A magnetic circuit is made up of one or more closed loop paths containing a magnetic flux. The flux is usually generated by permanent magnets or electromagnets and confined to the path by magnetic cores consisting of ferromagnetic materials like iron, although there may be air gaps or other materials in the path. Magnetic circuits are employed to efficiently channel magnetic fields in many devices such as electric motors, generators, transformers, relays, lifting electromagnets, SQUIDs, galvanometers, and magnetic recording heads.
The term magnetic potential can be used for either of two quantities in classical electromagnetism: the magnetic vector potential, or simply vector potential, A; and the magnetic scalar potentialψ. Both quantities can be used in certain circumstances to calculate the magnetic field B.
In electromagnetism, electric flux is the measure of the electric field through a given surface, although an electric field in itself cannot flow. It is a way of describing the electric field strength at any distance from the charge causing the field.
Magnetostatics is the study of magnetic fields in systems where the currents are steady. It is the magnetic analogue of electrostatics, where the charges are stationary. The magnetization need not be static; the equations of magnetostatics can be used to predict fast magnetic switching events that occur on time scales of nanoseconds or less. Magnetostatics is even a good approximation when the currents are not static — as long as the currents do not alternate rapidly. Magnetostatics is widely used in applications of micromagnetics such as models of magnetic storage devices as in computer memory. Magnetostatic focussing can be achieved either by a permanent magnet or by passing current through a coil of wire whose axis coincides with the beam axis.
The Faraday paradox or Faraday's paradox is any experiment in which Michael Faraday's law of electromagnetic induction appears to predict an incorrect result. The paradoxes fall into two classes:
A Gaussian surface is a closed surface in three-dimensional space through which the flux of a vector field is calculated; usually the gravitational field, the electric field, or magnetic field. It is an arbitrary closed surface S = ∂V used in conjunction with Gauss's law for the corresponding field by performing a surface integral, in order to calculate the total amount of the source quantity enclosed; e.g., amount of gravitational mass as the source of the gravitational field or amount of electric charge as the source of the electrostatic field, or vice versa: calculate the fields for the source distribution.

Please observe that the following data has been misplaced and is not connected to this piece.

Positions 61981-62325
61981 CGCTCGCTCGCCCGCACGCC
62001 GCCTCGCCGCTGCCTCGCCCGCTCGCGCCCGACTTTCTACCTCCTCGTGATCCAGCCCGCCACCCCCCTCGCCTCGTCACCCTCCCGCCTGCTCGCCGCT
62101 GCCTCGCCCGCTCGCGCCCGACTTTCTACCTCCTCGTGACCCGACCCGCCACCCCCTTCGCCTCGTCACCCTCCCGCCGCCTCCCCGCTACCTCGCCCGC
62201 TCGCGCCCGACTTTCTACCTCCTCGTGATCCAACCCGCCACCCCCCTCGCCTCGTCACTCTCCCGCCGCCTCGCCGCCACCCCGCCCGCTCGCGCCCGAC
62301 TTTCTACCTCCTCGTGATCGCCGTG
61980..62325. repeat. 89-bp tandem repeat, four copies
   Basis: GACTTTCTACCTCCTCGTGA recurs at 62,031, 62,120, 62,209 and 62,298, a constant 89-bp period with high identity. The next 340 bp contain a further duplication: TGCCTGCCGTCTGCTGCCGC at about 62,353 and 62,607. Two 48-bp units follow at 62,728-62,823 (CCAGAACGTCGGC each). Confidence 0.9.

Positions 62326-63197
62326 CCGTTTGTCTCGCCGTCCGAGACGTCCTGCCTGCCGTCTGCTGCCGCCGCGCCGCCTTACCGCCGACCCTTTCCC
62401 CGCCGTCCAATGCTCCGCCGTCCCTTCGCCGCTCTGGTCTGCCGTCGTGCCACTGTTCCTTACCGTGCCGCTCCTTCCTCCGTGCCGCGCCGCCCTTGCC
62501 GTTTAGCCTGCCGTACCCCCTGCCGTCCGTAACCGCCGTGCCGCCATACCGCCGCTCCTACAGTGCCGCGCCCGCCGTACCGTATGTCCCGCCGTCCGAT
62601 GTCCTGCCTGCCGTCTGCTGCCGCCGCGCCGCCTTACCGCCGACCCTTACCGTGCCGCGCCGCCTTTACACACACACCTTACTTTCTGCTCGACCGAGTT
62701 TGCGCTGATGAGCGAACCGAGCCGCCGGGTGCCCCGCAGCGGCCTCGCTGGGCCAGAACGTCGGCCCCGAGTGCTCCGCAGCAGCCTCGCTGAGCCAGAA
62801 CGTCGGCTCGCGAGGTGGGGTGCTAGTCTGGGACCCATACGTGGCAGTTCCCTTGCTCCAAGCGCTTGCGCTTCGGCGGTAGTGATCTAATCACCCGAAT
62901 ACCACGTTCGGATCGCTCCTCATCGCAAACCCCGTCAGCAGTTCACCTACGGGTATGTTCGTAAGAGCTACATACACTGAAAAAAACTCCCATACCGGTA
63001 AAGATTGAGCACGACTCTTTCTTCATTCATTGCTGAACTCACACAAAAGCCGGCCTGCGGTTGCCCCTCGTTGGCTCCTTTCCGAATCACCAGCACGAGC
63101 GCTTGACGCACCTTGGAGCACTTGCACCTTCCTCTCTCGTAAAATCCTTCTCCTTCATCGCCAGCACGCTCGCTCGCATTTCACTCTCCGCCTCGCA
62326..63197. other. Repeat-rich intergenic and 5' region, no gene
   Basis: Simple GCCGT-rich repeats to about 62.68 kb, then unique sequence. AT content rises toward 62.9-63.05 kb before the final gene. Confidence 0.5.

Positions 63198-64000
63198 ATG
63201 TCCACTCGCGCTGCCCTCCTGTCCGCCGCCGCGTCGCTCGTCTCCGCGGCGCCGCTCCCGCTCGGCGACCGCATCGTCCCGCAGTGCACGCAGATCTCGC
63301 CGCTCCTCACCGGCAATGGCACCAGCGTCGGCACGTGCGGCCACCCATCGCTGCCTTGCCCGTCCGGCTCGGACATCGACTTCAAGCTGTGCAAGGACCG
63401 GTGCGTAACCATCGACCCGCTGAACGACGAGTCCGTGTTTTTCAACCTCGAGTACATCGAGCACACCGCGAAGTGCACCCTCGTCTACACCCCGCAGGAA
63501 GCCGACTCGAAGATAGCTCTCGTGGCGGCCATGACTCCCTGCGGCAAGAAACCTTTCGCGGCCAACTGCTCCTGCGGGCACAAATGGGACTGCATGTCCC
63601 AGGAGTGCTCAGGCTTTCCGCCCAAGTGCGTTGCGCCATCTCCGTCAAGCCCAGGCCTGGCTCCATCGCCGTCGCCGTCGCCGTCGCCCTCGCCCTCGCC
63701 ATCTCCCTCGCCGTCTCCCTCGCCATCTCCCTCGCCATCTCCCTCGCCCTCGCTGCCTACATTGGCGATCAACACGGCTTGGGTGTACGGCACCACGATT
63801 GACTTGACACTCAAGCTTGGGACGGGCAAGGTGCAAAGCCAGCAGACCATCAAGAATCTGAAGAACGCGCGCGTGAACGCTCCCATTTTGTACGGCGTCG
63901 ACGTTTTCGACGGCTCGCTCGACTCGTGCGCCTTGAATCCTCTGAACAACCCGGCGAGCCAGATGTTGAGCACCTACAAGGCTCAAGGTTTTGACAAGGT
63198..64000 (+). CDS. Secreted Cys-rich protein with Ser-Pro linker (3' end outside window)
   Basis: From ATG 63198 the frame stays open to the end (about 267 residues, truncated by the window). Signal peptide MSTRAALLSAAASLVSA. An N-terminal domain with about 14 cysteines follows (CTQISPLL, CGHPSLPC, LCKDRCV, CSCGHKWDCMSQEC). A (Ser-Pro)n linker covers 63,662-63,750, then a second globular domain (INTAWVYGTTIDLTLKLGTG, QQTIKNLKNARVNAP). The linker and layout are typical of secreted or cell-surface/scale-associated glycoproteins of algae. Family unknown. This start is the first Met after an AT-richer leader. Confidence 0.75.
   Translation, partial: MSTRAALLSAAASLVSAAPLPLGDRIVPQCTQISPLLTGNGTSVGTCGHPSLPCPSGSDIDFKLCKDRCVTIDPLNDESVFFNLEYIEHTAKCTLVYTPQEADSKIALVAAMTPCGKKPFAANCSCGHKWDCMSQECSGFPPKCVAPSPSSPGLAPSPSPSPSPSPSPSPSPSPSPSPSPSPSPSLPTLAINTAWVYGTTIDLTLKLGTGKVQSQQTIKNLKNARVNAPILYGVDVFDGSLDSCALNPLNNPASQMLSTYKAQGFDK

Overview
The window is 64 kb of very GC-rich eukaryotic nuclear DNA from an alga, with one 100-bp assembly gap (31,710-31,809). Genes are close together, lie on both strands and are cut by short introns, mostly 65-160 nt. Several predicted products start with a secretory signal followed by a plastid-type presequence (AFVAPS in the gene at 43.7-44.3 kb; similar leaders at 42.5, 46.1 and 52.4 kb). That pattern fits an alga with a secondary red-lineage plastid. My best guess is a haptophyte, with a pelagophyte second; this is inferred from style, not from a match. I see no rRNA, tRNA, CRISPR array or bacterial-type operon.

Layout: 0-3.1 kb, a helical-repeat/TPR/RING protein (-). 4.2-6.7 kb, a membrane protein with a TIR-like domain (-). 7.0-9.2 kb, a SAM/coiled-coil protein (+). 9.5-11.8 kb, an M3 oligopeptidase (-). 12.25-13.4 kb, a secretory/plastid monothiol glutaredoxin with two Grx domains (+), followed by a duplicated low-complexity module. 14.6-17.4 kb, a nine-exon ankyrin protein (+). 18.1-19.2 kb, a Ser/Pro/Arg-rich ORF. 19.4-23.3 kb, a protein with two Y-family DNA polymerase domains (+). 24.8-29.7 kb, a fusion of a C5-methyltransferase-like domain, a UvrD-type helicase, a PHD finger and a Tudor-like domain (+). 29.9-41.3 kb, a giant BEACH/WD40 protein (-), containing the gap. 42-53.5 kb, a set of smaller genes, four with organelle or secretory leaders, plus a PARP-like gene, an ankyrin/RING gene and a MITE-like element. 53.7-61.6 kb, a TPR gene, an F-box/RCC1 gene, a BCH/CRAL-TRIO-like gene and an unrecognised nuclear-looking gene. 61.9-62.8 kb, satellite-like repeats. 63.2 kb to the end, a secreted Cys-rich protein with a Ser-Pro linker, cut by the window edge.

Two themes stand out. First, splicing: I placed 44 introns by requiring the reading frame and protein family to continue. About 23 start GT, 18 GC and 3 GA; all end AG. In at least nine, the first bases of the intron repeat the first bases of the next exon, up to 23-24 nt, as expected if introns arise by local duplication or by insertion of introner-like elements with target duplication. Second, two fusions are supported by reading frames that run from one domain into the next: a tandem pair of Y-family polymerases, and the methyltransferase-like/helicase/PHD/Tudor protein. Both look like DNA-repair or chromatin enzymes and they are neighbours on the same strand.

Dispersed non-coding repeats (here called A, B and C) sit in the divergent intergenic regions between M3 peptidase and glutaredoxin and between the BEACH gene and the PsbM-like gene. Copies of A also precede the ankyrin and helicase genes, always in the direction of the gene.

A flux tube is a generally tube-like (cylindrical) region of space containing a magnetic field, B, such that the cylindrical sides of the tube are everywhere parallel to the magnetic field lines. It is a graphical visual aid for visualizing a magnetic field. Since no magnetic flux passes through the sides of the tube, the flux through any cross section of the tube is equal, and the flux entering the tube at one end is equal to the flux leaving the tube at the other. Both the cross-sectional area of the tube and the magnetic field strength may vary along the length of the tube, but the magnetic flux inside is always constant.
In quantum mechanics, the Pauli equation or Schrödinger–Pauli equation is the formulation of the Schrödinger equation for spin-½ particles, which takes into account the interaction of the particle's spin with an external electromagnetic field. It is the non-relativistic limit of the Dirac equation and can be used where particles are moving at speeds much less than the speed of light, so that relativistic effects can be neglected. It was formulated by Wolfgang Pauli in 1927.
In physics, Gauss's law for magnetism is one of the four Maxwell's equations that underlie classical electrodynamics. It states that the magnetic field B has divergence equal to zero, in other words, that it is a solenoidal vector field. It is equivalent to the statement that magnetic monopoles do not exist. Rather than "magnetic charges", the basic entity for magnetism is the magnetic dipole.
In physics, Gauss's law for gravity, also known as Gauss's flux theorem for gravity, is a law of physics that is essentially equivalent to Newton's law of universal gravitation. It is named after Carl Friedrich Gauss. Although Gauss's law for gravity is equivalent to Newton's law, there are many situations where Gauss's law for gravity offers a more convenient and simple way to do a calculation than Newton's law.